CLICK HERE TO REPORT LAW ENFORCEMENT CORRUPTION (Provide as much information as possible: full names, descriptions, dates, times, activity, witnesses, etc.)

Telephone: 347-632-9775

Wednesday, April 6, 2011

Police Captian Was a Corruption Consultant

New Orleans police Capt. Michael Roussel was a consultant for corruption
The Times-Picayune - EDITORIAL - April 5, 2011

New Orleans Police Capt. Michael Roussel testified in federal court last week that he didn't know he was involved in an illegal kickback scheme -- he was just a consultant. New Orleans Police Department Capt. Michael Roussel was convicted of corruption charges. The veteran officer, who arranged meetings last June between the owner of a private security firm and Entergy's head of corporate security, painted himself as a disinterested -- and naive -- bystander. "It was between them,'' he said of the deal to inflate a contract for security services in case of a hurricane. "If I thought a crime was being committed there, I would have been the first one out the door,'' he said. The jury didn't buy that story and found Capt. Roussel guilty of one count of conspiracy and two counts of wire fraud. A police officer couldn't possibly fail to understand that a deal to inflate a contract and pay kickbacks was illegal. Louis Dabdoub, a former NOPD captain who now heads corporate security for Entergy, didn't have any trouble recognizing fraud when Capt. Roussel reached out to him last year and urged him to make a deal with Joseph Branch, owner of a Texas-based security company. Mr. Dabdoub went to Superintendent Ronal Serpas, who contacted the FBI, and Mr. Dabdoub agreed to go undercover. Mr. Branch pleaded guilty last month to one count of conspiracy to defraud Entergy Services Inc. His testimony and that of Mr. Dabdoub show that Capt. Roussel was a key player. Videotapes of their meetings recorded conversations about the likelihood of a hurricane hitting the city and their hopes of getting rich from such an event. Mr. Branch even handed Mr. Dabdoub an envelope that contained $1,000 in cash. "It bothered me,'' Capt. Roussel said of the cash payout, calling it "cheeky.'' An honest officer would have been more than bothered by witnessing a payoff, but Capt. Roussel was not an honest cop. That's why it's worrisome that he headed up the Traffic Division and was in charge of many traffic and motorcycle details. The Department of Justice has called the NOPD's detail system the "aorta of corruption.'' His conviction is an important step in reform.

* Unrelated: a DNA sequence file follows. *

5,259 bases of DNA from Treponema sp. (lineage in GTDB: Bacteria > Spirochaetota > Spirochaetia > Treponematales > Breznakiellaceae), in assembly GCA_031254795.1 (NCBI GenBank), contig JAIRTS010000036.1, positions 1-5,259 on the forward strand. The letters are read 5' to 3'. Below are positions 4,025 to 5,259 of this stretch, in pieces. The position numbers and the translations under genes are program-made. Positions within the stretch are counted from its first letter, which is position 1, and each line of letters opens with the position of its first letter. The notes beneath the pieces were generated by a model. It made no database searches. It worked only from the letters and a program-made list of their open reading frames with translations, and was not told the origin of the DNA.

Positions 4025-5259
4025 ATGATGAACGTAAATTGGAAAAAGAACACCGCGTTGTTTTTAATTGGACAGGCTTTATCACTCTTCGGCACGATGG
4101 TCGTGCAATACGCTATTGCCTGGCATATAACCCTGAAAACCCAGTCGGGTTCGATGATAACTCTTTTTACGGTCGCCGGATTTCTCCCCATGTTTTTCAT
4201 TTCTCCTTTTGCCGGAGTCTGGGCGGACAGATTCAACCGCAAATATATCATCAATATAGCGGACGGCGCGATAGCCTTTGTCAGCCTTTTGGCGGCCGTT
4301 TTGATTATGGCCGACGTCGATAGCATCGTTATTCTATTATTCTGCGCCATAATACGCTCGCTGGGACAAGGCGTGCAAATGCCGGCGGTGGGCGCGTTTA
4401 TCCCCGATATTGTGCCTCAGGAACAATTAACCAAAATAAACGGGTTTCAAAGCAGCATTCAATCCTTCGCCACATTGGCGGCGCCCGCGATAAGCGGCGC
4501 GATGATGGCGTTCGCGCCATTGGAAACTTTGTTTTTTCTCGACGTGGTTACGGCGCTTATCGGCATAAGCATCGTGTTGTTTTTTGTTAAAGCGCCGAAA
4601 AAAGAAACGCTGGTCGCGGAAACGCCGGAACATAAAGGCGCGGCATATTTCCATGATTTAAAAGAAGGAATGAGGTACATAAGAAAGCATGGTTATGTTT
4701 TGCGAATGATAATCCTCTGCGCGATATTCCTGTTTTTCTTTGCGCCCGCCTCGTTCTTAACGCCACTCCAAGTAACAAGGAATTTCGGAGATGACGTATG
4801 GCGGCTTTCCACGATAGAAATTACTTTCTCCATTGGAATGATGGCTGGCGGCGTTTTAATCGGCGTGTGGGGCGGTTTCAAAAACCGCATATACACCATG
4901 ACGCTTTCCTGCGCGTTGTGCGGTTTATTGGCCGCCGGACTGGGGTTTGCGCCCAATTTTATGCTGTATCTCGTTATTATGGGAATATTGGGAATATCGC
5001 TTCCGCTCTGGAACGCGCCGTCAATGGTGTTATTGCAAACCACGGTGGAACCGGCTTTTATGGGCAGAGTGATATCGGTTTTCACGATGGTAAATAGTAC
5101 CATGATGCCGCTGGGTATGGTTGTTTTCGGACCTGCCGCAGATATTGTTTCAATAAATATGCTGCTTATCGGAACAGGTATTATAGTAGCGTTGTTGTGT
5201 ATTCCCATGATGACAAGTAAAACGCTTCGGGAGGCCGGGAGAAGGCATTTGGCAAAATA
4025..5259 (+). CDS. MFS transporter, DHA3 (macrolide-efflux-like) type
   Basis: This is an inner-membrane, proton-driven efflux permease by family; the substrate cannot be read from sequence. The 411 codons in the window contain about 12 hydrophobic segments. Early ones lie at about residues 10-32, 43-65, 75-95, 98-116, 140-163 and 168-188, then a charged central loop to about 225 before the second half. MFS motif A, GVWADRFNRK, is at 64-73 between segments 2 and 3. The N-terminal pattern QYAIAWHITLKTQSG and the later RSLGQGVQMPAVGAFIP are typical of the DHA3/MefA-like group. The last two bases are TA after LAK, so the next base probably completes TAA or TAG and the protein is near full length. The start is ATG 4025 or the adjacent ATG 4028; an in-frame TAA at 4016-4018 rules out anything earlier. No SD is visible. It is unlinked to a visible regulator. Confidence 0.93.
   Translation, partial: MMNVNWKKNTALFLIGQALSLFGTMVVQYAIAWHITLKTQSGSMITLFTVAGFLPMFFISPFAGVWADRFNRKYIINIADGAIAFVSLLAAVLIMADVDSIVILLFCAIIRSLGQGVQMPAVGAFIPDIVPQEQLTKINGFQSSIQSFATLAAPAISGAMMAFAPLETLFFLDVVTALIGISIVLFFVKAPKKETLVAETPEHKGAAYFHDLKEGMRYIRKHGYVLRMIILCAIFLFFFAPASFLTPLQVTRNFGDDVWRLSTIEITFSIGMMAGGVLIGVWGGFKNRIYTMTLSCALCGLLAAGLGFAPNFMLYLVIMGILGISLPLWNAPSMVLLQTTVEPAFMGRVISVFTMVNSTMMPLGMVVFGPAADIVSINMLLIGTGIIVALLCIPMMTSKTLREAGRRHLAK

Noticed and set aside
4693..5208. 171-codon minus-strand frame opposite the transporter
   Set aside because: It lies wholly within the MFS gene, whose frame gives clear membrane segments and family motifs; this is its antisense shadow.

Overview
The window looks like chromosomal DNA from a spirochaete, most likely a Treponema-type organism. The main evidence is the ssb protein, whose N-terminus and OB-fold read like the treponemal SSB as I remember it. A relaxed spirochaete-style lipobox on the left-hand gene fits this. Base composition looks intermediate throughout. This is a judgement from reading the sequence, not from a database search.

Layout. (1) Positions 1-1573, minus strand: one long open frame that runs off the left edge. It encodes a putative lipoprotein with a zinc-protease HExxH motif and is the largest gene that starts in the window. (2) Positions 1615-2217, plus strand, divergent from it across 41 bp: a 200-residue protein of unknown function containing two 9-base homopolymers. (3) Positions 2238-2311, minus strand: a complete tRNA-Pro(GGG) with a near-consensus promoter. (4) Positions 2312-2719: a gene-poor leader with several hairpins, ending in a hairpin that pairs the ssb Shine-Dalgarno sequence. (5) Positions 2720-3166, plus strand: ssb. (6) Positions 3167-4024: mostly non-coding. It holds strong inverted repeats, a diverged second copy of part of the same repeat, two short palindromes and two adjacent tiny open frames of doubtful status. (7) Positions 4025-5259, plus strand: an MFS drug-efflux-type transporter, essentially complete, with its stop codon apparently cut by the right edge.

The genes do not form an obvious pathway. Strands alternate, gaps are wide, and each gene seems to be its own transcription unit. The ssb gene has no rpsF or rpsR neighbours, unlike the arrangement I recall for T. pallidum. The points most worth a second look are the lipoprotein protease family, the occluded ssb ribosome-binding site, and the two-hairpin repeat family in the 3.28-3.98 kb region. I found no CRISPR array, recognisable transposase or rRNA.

No comments: